Italy’s Salvini goes on trial on charges of illegally detaining migrants at sea
Italy’s right-wing former interior minister, Matteo Salvini, appeared Saturday before a court in Sicily for a hearing on charges that he illegally detained migrants at sea ahead of a potentially career-derailing trial.
Salvini arrived shortly before 10am local time for the hearing, but the normally pugnacious, ebullient politician made no comment to waiting press outside the court house in the Sicilian city of Catania.
Prosecutors accuse Salvini of abusing his powers when he was interior minister to block 116 migrants from disembarking from the Italian Gregoretti coastguard boat last year, under his so-called "closed ports" policy.
If the opposition leader and head of the anti-immigrant League party is convicted for more than two years, he could also be barred from holding public office for six years, preventing him from running for prime minister in the next election in 2023.
Turning a trial into a rally
Salvini, who has largely faded from the public spotlight since being ousted as a minister, has turned the preliminary hearing into a political rally of sorts, staging days of events in a piazza in Catania to rail against the government of Premier Giuseppe Conte.
"I've picked out my best suit" for the hearing, Salvini quipped as he arrived in Catania Thursday for three days of rallies, dinners and debates on issues from immigration to security in the city's port area.
The League party has printed T-Shirts and advertised cheap flights for the "Italians choose freedom" festival, which will feature fellow far-right head Giorgia Meloni, of the Brothers of Italy party, and bigwigs from ex-premier Silvio Berlusconi's Forza Italia.
A 500-strong police force has been tasked with preventing clashes between Salvini fans and left-wing protesters.
Salvini is due to address a rally later Saturday after the hearing.
In court will be a Nigerian family who claim they were "treated worse than animals" and are a civil party in the case.
Senate vote lifts immunity
The Senate voted in February to lift Salvini's parliamentary immunity, paving the way for a possible trial on charges of kidnapping and abuse of power. The Gregoretti was stuck at sea for days in July 2019 until a judge approved its landing in Augusta, Sicily.
The Senate also lifted his immunity in a second case, in which he is accused of refusing to allow 164 migrants off a rescue ship in Sicily. A preliminary hearing in that case is pending.
During his 14 months as interior minister, Salvini repeatedly denied ships carrying rescued migrants access to ports. The policy resulted in numerous standoffs, leaving migrants stuck at sea for many weeks before European countries could identify a willing port or courts intervened.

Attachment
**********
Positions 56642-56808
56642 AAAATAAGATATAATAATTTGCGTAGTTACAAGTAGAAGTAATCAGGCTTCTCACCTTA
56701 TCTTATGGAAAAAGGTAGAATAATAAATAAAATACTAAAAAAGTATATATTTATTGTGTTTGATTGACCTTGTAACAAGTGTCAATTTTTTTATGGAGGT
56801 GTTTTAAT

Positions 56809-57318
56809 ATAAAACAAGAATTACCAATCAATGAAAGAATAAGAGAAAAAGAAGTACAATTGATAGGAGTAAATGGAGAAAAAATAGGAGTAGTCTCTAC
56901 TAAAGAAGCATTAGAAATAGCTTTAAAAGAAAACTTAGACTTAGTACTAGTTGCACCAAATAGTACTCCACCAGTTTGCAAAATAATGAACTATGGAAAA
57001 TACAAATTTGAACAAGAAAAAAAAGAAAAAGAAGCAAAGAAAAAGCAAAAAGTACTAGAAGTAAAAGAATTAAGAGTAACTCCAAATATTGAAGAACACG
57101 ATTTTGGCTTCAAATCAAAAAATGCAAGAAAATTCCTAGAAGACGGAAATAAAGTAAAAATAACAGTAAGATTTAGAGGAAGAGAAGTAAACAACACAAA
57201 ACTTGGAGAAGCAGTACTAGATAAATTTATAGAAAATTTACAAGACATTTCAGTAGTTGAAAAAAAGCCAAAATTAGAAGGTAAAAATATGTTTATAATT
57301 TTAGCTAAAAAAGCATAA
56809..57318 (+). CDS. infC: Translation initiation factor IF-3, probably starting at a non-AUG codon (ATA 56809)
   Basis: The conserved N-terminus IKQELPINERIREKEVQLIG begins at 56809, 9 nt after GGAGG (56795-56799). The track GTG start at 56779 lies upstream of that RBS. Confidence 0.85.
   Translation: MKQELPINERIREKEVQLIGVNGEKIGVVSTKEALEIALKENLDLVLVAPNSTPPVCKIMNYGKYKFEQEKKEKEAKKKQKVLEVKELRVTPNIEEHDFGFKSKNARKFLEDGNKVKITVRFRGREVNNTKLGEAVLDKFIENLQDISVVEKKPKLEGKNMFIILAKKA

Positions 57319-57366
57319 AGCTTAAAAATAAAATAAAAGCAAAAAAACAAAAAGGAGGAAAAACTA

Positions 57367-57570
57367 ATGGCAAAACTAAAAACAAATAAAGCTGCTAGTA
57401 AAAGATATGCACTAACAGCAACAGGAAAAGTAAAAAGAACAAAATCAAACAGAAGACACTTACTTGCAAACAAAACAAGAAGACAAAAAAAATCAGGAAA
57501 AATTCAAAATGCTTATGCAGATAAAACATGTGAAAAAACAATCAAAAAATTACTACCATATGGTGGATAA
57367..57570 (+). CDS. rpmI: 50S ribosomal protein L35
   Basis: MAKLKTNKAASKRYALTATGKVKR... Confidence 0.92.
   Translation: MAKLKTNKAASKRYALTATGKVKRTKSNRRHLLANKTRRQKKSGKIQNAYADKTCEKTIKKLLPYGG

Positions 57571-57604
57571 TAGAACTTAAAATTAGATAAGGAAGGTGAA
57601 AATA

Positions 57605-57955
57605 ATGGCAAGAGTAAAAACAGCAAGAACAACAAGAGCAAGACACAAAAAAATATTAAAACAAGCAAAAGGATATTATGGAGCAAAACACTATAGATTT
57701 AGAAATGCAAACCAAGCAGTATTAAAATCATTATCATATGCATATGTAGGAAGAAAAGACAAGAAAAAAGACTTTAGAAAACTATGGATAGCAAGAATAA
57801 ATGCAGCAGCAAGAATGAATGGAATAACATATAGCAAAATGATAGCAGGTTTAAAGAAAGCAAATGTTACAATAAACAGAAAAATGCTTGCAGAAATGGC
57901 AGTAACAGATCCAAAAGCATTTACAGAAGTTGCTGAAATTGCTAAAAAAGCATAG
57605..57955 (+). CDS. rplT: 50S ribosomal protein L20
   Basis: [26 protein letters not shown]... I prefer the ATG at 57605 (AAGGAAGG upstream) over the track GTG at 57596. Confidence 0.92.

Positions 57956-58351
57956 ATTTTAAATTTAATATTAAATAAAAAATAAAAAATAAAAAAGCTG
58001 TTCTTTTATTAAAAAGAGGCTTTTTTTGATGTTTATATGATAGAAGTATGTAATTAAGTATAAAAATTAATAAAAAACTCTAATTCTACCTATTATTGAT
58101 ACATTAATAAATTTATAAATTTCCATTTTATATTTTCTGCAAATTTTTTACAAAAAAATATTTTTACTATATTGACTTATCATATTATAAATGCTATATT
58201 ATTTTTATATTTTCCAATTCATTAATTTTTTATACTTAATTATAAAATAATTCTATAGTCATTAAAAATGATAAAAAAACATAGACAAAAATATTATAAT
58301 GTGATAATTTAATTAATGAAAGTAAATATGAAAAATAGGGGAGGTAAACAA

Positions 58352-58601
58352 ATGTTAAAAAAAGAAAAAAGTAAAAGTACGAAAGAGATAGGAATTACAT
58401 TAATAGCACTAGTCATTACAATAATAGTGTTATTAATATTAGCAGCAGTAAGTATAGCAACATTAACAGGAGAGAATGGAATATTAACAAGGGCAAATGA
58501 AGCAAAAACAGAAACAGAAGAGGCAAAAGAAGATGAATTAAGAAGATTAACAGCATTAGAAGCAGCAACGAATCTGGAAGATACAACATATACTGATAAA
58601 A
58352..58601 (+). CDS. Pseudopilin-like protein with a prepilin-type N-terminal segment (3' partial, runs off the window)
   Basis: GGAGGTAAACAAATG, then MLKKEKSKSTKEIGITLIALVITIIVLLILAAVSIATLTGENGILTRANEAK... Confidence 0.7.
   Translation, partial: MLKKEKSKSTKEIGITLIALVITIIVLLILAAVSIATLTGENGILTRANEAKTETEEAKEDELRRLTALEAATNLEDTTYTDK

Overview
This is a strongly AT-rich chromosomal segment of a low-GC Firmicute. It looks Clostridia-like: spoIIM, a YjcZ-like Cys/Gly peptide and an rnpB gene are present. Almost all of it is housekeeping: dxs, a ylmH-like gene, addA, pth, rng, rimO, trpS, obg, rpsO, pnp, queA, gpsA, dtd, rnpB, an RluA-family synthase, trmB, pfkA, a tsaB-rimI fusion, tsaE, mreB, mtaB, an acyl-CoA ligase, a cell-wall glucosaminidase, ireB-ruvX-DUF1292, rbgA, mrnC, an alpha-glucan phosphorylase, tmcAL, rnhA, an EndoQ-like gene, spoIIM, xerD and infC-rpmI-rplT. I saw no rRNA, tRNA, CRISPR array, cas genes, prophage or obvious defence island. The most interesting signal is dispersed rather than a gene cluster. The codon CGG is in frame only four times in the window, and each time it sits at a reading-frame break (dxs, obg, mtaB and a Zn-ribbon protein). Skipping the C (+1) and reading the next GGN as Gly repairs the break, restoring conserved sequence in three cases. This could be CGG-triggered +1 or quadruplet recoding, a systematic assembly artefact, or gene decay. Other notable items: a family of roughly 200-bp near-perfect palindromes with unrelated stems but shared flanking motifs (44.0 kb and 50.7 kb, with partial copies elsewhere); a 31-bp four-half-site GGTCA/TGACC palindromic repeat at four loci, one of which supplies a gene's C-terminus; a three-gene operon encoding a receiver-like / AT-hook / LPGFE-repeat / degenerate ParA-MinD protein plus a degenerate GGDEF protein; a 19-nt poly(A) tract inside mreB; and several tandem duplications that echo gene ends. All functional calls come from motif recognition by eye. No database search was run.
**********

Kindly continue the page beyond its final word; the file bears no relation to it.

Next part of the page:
Salvini says he wants to face charges in both cases to clear his name. Yet he fought to maintain immunity in a third case that was brought while he was still minister, winning protection from prosecution for not allowing 190 migrants off another coast guard ship in August 2018.
The controversial former Italian interior minister remains the head of the League party, which remains popular even if it has shed about 10 percentage points in opinion polls since the 2018 elections.
The slide began when Salvini lost his Cabinet post in a failed bid to topple the Italian government in August 2019. Instead, the 5-Star Movement formed a new coalition with the center-left Democratic Party, pushing Salvini’s League into opposition.
Stage set for a political showdown
In the Gregoretti case, the 116 migrants, who hailed largely from Sudan, as well as central and western Africa, were rescued in the Mediterranean in two separate operations on July 25 last year after five days at sea. There were 15 unaccompanied minors among them.
They were transferred to the Gregoretti on July 26, then held on the overcrowded patrol vessel under a fierce summer sun despite a scabies outbreak and a suspected case of tuberculosis.
The 15 minors were eventually allowed off on July 29 following pressure from Catania's juvenile court.
The remaining migrants disembarked July 31 after Salvini, 47, said a deal had been brokered with EU countries to take them.
His defence team insists the decision to hold them was not Salvini's alone, but reached collectively within the government.
Salvini, who has said Sicilian judges would be better off concentrating on jailing mafiosi than trying him, declared that it would be "the Italians, in the next elections, who will say whether I did the right thing or not".
Analysts say the legal trouble is unlikely to hurt Salvini's popularity, but could on the contrary work in his favour.
Salvini's fierce "Italians First" stance saw his popularity shoot up as interior minister, though his polling numbers slid significantly during the coronavirus lockdown, which overshadowed the migrant question.
With the centre-left government promising to water down Salvini's harsh security decree which makes it easier to expel migrants, the stage is set for a fresh political showdown.
The far-right is hoping to cash in once more on a vote-winning issue.
(FRANCE 24 with AFP and AP)
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